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• The digestive system is responsible for the breakdown of food into energy and other nutrients that the human body needs for optimal performance.
• The system consists of organs and glands beginning at the mouth (oral cavity) and ending at the anus for expelling the solid waste products of the digestive processes.
• Physical digestion begins in the mouth and is further broken down in the stomach. The small intestine further processes the food. The large intestine is mainly responsible for absorption of the micronutrients, water and other components.
• Enzymes produced by the glands and cells of the digestive organs assist in the processes – saliva, acids, digestive juices and enzymes.
• Hormones are also responsible for maintaining homeostasis – especially sugar balance, which is controlled by insulin and glucagon produced by the pancreas.
• The liver is the organ responsible for detoxification. It also contributes towards the digestion of fats.
• Optimal digestion enhances proper uptake of dietary nutrients.
• Ayurveda refers to the concept of a strong agni (digestive fire) for digestion, to produce ojas (elixir of life). A weak agni results in the accumulation of ama (toxicity) that leads to illness and disease.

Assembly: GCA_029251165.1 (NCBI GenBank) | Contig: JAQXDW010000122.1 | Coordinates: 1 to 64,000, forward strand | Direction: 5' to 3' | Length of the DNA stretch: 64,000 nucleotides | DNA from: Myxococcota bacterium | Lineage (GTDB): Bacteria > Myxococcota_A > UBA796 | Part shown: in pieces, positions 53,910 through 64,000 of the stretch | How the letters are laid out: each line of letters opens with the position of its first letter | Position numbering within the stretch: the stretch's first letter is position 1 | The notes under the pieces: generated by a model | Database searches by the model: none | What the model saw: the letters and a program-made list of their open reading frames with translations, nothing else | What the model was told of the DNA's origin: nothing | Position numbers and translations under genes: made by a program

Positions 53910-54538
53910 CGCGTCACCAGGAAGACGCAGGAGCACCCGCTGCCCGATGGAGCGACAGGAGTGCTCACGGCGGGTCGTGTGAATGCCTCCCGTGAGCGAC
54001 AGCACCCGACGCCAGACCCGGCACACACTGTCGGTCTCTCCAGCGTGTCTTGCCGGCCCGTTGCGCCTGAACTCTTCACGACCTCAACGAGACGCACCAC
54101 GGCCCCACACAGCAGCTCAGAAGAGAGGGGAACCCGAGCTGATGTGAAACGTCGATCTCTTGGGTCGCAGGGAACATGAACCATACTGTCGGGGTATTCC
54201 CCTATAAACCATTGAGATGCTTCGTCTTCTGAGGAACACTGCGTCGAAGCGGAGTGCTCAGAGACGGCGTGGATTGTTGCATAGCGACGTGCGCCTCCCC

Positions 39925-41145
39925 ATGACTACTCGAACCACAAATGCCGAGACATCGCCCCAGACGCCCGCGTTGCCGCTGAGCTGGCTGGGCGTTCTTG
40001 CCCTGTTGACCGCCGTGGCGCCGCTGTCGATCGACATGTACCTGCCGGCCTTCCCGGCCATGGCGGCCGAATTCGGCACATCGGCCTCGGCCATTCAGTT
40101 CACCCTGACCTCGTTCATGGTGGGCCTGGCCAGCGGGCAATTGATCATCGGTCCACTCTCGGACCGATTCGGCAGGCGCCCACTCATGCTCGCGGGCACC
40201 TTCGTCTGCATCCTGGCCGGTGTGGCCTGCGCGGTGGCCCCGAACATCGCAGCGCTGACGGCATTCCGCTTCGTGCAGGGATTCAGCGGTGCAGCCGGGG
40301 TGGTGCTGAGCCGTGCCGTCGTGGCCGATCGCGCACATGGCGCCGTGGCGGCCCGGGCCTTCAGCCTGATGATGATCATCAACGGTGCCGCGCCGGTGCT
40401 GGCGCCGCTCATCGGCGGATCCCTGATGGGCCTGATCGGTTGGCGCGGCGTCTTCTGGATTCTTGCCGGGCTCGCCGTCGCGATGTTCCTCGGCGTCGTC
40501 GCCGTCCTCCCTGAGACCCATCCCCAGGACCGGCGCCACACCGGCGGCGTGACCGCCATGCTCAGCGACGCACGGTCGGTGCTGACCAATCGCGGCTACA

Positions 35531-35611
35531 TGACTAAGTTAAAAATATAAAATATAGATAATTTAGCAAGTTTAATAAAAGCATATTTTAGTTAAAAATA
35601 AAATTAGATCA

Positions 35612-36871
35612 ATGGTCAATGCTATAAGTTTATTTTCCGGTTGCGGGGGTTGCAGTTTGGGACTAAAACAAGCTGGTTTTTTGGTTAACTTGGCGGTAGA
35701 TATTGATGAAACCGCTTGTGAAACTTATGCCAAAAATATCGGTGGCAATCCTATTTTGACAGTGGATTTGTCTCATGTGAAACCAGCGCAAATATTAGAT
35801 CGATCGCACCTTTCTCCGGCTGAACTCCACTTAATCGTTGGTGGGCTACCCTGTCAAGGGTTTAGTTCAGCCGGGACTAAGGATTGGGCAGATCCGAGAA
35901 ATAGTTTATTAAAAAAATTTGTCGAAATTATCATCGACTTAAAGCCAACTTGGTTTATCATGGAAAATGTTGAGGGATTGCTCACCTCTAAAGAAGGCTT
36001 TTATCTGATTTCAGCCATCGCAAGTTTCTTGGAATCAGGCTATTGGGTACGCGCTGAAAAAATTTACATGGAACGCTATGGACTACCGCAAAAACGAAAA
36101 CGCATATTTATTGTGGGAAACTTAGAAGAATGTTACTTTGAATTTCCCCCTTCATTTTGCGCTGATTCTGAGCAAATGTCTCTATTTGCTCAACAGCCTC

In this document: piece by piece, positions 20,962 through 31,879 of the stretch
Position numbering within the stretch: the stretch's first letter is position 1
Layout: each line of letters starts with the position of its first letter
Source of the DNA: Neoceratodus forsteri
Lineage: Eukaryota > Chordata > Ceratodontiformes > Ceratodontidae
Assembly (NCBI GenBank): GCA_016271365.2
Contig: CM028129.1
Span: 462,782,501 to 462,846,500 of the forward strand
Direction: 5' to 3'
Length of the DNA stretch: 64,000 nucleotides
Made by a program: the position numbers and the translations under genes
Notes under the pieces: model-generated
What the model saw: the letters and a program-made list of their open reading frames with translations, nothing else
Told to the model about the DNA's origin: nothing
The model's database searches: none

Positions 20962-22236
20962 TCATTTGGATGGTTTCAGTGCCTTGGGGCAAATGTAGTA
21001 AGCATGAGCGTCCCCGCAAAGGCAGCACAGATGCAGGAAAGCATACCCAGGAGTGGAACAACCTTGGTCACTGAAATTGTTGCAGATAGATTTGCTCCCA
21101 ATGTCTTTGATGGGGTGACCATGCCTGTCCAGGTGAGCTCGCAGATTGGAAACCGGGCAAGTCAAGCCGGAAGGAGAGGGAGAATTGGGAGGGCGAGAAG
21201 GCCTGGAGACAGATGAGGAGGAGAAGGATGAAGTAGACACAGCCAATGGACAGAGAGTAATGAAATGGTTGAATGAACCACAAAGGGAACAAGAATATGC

• Yoga and yogic practices massage the internal organs and improve blood circulation to and from the digestive organs.
• Various practices can improve common digestive complaints including indigestion, constipation, acidity, gas troubles and flatulence and even enhance appetite. Emotionally-linked digestive disorders like Irritable Bowel Syndrome may also find relief.
• Asanas for the digestive include twisting asanas, Pavan Muktasana Series, Surya Namaskar, Vajrasana, Dhanurasana, Ushtrasana
• Pranayama – Bhastrika, Kapalabhati, Agnisar Pranayama (but should be avoided in case of ulcers, recent abdominal surgery, high blood pressure)
• Pratyahara and meditation soothes the body, reducing stress and improving body functions.
• Shatkarmas of vamana dhouti, Laghoo Shankhaprakshalana should be done only on the guidance of an experienced yoga instructor.
• A good nutrition and eating program would include mindful eating, eating when hungry, and in a calm and peaceful environment.
• The practitioners need to be encouraged to seek medical advice for any serious concerns and before embarking on any protocols. The yoga practices recommended are not a replacement for medical treatment.

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The principles laid out in Patanjali’s yoga sutras dating back to 500 B.C. are still very relevant today, even in our modern information world. Yoga has evolved a lot from the days of Patanjali; it has taken different forms to meet the varying needs of practitioners all along its journey. Yoga continues to accept all changes, like the ocean accepts the river, absorbs, assimilates and grows. (A distinctive feature of sanaatan dharma of India)

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